Authors: Keyne Monro and Dustin J Marshall
Published in: Global Ecology and Biogeography, volume 24, issue 12 (December 2015)
Knowledge of the biogeography of life histories is central to understanding and predicting the impacts of global change on key functional traits that shape species distributions and transcend taxonomic boundaries. Whether species are internal or external fertilizers is a fundamental aspect of reproductive diversity in the sea, and has profound ecological and evolutionary consequences. However, geographic variation in this trait and the factors that potentially drive it (e.g. transitions in associated life-history traits, ecological conditions that favour one mode over the other or the evolutionary history of species) remain poorly characterized.
We collated life-history data (modes of fertilization and development), geographic data and biophysical data (sea-surface temperatures and food availability) for 1532 marine species spanning 17 invertebrate phyla. We used standard and phylogenetic logistic regressions to evaluate latitudinal gradients in fertilization mode, plus their interactions with development (transitions from planktonic to aplanktonic development, or from feeding to non-feeding larvae) and taxonomy. We also explored the dependence of fertilization mode on biophysical variables to understand how ecology potentially contributes to geographic variation in this trait.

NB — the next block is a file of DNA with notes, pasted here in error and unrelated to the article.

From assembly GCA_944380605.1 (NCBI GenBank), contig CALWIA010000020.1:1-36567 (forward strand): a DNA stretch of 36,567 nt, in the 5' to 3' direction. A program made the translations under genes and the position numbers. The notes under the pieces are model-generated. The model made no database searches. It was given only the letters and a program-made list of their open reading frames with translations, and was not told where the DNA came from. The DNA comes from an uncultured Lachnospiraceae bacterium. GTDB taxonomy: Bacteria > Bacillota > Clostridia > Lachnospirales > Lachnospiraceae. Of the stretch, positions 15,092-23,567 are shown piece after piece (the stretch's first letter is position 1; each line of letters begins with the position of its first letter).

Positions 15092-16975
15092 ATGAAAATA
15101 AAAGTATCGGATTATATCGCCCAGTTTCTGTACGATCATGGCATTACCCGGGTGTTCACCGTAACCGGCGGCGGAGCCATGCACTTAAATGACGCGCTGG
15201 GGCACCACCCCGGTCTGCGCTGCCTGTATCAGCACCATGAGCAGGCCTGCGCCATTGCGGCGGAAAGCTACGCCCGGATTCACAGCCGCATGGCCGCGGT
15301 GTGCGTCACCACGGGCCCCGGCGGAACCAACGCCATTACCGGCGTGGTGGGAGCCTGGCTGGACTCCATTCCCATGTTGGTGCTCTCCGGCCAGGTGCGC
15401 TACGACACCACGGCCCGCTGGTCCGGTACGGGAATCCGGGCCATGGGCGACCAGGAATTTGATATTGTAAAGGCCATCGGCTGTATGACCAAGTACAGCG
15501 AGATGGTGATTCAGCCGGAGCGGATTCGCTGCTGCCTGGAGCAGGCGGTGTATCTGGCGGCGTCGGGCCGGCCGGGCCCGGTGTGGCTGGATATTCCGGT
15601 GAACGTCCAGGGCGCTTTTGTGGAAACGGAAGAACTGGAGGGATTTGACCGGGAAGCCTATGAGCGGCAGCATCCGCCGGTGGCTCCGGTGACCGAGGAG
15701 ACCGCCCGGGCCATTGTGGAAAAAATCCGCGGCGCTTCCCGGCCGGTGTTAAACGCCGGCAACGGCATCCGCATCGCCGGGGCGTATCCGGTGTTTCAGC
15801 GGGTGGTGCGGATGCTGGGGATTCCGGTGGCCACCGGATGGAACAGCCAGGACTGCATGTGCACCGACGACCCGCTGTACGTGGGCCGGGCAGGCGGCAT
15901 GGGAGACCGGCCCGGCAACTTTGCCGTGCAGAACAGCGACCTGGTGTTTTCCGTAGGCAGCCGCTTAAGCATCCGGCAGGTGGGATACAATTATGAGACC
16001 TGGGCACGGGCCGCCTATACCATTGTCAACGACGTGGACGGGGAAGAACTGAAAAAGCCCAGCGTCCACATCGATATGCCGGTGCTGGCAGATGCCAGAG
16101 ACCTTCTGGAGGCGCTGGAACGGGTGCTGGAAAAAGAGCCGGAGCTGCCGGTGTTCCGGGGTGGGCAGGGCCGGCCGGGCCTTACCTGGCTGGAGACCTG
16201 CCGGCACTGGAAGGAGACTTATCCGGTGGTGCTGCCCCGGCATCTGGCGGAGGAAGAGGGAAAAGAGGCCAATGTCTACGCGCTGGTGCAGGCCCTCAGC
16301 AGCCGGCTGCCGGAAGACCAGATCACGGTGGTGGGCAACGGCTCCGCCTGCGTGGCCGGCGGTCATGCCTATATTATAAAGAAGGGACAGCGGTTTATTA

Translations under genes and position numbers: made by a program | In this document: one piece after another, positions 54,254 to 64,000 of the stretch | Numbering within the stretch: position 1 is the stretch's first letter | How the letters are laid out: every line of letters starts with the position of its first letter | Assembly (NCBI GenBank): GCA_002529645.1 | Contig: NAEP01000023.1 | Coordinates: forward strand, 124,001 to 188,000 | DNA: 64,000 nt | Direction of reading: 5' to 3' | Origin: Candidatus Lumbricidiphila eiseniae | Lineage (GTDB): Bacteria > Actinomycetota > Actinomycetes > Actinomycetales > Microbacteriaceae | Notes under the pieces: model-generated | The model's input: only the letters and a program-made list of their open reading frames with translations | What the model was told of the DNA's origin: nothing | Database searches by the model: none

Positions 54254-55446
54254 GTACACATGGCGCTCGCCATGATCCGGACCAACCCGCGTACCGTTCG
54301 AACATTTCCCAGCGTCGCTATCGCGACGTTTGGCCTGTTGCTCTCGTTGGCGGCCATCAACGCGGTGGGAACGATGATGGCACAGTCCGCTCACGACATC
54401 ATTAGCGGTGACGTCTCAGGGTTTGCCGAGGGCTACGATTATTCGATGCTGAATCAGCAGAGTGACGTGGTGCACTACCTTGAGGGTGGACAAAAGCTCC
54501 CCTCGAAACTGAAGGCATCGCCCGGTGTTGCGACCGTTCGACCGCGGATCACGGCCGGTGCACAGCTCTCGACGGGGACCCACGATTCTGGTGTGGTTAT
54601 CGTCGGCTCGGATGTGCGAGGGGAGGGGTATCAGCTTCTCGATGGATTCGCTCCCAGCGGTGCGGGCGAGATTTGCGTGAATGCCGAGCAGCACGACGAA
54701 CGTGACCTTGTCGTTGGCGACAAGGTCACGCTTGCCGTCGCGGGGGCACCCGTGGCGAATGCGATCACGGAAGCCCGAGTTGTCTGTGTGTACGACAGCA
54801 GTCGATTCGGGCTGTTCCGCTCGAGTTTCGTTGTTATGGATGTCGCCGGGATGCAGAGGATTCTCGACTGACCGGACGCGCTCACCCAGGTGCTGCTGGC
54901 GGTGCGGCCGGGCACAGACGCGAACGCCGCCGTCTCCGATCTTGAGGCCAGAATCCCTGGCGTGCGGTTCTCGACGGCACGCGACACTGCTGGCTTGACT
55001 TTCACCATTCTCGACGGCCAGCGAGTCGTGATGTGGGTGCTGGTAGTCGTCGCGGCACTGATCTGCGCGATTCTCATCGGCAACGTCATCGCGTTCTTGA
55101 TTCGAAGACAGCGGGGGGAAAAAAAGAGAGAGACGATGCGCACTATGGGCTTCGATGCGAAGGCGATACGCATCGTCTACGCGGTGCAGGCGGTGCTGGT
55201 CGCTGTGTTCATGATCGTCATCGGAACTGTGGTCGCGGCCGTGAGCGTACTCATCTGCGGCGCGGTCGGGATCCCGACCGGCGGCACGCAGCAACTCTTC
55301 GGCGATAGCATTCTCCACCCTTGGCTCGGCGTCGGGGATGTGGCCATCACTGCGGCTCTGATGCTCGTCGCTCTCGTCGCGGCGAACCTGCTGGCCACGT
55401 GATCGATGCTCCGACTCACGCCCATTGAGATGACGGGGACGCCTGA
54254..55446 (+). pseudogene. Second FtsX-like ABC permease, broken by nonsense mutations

Fertilization mode often varies predictably with latitude, but the exact nature of this relationship depends on developmental mode and the phylum under consideration. Some commonalities were evident, however, with the likelihood of internal fertilization declining at higher latitudes for Annelida and Echinodermata with aplanktonic development, but increasing at higher latitudes for Cnidaria and Porifera with non-feeding, planktonic larvae. Synergistic effects of temperature and food availability may potentially shape some of these patterns.
There are latitudinal gradients in fertilization mode in the sea. The variation among phyla and developmental modes, however, is a complexity that is unexplained by existing theory. Combined effects of recent adaptation and deeper phylogenetic history have probably shaped this systematic variation in the reproductive ecology of marine organisms.
Monro K, Marshall DJ (2015) The biogeography of fertilization mode in the sea. Global Ecology and Biogeography, 24: 1499–1509 PDF 534 KB doi: 10.1111/geb.12358